Gas prices might be going down for now, but inflation is still on the rise. That's the consensus from the August Consumer Price Index report that was released Tuesday.
Overall, inflation is still running at an annual rate of over eight percent, mainly because of increased costs for food, electricity, and other goods and services.
The report rattled the stock markets while raising concerns of a possible recession. The Dow Jones Industrial plunged 1,276 points as Tuesday marked the worst day for stocks in over two years.
"Let's hope that's just a one-day phenomenon and not the start of a trend," Economist Stephen Moore of FreedomWorks told CBN's Faith Nation. "That was the worst day of the stock market this year and those are big, big declines."
The news was also bad for consumers who are squeezed with higher prices on just about everything.
"You're supposed to try to survive when the cheapest apartment in Phoenix is $1,000 a month," said Duane Reichart of Phoenix, AZ.
Prices for groceries are also way up, more than 13 percent from last year.
Taylor Adams of District Heights, MD is a single mother. She says the higher food costs are making it harder to make ends meet.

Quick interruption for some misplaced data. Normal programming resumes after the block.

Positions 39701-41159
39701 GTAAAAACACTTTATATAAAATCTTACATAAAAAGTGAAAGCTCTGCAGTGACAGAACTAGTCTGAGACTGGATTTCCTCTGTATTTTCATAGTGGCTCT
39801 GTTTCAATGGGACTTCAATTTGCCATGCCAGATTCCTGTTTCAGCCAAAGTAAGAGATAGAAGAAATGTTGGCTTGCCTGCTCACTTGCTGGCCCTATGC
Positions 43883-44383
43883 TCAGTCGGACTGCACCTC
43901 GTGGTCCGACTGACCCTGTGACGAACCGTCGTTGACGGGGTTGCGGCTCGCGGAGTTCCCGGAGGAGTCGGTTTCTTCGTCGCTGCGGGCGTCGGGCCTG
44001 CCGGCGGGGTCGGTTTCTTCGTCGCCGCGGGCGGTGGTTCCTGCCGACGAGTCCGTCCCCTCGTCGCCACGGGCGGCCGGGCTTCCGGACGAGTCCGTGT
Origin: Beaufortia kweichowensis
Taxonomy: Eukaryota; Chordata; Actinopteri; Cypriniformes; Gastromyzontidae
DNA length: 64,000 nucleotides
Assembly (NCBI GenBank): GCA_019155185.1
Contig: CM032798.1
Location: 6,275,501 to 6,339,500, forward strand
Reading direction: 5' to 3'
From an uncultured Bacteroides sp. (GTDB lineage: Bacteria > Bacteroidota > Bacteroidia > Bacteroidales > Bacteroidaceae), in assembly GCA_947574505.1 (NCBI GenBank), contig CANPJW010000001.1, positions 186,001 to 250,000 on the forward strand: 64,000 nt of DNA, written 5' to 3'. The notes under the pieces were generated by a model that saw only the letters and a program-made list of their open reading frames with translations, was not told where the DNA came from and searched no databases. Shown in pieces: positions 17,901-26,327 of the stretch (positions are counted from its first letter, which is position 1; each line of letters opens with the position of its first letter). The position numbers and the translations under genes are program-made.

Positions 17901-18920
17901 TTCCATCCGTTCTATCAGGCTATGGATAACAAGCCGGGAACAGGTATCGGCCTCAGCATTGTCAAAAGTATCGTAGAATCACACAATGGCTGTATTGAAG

"What else can you do, starve?" said Taylor. "You have to buy it; it is what it is. Do you like it? No. But I deal with the prices."
Moore said families are lagging behind big time.
"We estimate that the average family has lost somewhere between three and four thousand dollars of purchasing power because of the stampede of inflation that doesn't seem to be going away anytime soon," Moore explained.
Still, President Biden claims the nation's other economic indicators are all positive. He even invited Democrats to the White House to celebrate the recent spending bill that they named "The Inflation Reduction Act."
"Economy is still strong, the president said Tuesday. "Unemployment is low, jobs are up, manufacturing is good. So I think it's - I think we're gonna be fine."
Republicans argue the facts push back against that narrative.
"So they may be taking a victory lap at the White House, but I can tell you one thing, the American people are not because they are feeling the direct impact of this every single day," said Sen. John Thune (R-SD).
Meanwhile, the Federal Reserve is expected to raise rates by another three-quarters of a percent or more next week, making everything from car loans to credit card debt even more expensive